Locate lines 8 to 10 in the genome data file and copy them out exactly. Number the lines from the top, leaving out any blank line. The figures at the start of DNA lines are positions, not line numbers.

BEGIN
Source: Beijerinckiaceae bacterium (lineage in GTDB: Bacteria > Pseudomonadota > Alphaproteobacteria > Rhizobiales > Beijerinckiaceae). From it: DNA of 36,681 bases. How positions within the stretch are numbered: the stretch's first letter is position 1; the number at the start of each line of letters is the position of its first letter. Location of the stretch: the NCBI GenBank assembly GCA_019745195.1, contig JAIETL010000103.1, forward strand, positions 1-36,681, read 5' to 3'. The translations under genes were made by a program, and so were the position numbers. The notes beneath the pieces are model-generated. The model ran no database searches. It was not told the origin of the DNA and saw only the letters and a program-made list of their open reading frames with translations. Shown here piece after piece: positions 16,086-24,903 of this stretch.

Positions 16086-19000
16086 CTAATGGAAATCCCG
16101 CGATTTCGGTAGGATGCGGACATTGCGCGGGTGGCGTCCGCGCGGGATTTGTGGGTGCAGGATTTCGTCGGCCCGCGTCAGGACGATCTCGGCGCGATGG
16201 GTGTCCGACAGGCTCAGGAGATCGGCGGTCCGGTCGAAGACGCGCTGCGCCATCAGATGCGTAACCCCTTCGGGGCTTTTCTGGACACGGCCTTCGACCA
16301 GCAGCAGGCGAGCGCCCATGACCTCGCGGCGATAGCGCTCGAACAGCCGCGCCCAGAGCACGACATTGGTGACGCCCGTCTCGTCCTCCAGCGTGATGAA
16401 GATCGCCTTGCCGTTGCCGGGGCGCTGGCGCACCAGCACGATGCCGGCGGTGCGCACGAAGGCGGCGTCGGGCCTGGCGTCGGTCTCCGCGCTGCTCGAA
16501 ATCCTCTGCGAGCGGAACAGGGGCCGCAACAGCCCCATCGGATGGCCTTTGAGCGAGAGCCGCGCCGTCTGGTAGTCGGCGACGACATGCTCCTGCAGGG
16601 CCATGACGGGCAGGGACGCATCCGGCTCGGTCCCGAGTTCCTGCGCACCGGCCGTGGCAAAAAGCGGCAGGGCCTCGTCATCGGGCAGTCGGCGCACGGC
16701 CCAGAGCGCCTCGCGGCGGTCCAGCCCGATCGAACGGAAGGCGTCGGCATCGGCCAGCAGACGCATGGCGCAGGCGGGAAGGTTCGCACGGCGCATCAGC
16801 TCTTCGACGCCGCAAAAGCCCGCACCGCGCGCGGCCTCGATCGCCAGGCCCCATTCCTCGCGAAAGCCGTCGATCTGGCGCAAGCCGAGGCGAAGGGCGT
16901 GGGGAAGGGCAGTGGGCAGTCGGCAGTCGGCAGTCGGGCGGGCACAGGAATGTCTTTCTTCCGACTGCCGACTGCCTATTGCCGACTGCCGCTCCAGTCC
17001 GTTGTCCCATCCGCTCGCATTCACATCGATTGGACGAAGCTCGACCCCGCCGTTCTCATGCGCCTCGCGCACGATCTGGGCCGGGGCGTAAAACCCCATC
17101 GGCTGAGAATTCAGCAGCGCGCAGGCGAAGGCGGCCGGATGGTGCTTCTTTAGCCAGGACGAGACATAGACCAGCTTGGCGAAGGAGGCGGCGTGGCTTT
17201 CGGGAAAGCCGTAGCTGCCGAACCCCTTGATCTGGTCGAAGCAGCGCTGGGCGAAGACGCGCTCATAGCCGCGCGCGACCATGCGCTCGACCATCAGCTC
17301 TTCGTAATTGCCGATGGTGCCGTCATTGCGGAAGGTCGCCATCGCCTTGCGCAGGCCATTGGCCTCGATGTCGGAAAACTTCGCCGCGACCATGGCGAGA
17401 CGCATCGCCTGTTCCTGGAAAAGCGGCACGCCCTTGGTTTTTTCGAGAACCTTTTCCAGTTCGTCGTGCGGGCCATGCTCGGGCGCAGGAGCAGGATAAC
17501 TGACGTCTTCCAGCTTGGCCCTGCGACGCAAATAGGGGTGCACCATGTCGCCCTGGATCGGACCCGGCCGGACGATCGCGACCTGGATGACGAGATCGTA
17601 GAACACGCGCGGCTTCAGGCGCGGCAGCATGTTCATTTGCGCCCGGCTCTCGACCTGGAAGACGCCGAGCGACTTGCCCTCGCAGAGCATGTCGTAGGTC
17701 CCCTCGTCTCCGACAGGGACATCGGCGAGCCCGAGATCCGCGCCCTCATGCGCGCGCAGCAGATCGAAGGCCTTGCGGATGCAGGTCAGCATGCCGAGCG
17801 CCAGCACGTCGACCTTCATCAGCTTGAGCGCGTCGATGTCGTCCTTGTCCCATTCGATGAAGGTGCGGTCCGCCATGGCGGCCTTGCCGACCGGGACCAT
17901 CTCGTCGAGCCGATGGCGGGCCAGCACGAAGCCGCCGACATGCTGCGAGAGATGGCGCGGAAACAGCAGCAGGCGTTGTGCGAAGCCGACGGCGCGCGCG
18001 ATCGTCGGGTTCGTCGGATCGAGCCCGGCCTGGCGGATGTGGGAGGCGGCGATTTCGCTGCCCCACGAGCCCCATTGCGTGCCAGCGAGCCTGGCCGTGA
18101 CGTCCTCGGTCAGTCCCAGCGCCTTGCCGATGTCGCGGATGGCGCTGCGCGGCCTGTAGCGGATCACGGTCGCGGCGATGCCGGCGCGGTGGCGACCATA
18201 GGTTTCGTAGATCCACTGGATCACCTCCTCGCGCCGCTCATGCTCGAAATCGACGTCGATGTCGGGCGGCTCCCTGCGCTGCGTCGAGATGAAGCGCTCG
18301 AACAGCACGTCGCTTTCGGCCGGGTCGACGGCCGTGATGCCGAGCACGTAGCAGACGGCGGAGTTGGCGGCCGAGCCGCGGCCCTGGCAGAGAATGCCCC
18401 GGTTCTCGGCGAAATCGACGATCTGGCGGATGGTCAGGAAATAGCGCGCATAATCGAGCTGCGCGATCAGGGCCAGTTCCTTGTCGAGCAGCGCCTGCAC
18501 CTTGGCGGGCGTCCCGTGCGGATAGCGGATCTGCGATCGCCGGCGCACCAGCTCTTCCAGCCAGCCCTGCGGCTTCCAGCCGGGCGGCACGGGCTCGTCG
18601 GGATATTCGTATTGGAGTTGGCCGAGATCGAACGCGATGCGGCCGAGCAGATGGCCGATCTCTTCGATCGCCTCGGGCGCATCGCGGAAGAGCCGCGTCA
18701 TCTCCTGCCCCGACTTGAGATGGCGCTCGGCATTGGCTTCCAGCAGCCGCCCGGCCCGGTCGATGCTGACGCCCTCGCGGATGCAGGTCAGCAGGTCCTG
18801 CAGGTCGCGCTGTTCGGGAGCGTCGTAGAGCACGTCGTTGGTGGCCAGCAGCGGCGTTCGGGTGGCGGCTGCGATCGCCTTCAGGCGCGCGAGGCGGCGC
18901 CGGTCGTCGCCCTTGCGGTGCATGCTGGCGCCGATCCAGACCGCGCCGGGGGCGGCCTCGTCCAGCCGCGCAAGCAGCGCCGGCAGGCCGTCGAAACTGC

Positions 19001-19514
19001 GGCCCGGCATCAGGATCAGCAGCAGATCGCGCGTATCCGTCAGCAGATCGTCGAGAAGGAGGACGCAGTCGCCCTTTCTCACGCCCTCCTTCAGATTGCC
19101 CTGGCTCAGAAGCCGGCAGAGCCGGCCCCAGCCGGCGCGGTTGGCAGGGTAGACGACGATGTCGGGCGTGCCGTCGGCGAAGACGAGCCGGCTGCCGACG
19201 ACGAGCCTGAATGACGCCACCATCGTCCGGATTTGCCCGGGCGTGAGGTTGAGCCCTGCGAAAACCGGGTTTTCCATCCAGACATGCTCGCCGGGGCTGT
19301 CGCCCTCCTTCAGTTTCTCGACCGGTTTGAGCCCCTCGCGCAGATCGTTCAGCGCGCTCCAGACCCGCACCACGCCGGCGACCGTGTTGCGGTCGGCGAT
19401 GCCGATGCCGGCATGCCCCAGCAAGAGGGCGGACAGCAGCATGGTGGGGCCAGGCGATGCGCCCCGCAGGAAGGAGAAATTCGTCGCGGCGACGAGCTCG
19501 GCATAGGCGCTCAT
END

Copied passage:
16501 ATCCTCTGCGAGCGGAACAGGGGCCGCAACAGCCCCATCGGATGGCCTTTGAGCGAGAGCCGCGCCGTCTGGTAGTCGGCGACGACATGCTCCTGCAGGG
16601 CCATGACGGGCAGGGACGCATCCGGCTCGGTCCCGAGTTCCTGCGCACCGGCCGTGGCAAAAAGCGGCAGGGCCTCGTCATCGGGCAGTCGGCGCACGGC
16701 CCAGAGCGCCTCGCGGCGGTCCAGCCCGATCGAACGGAAGGCGTCGGCATCGGCCAGCAGACGCATGGCGCAGGCGGGAAGGTTCGCACGGCGCATCAGC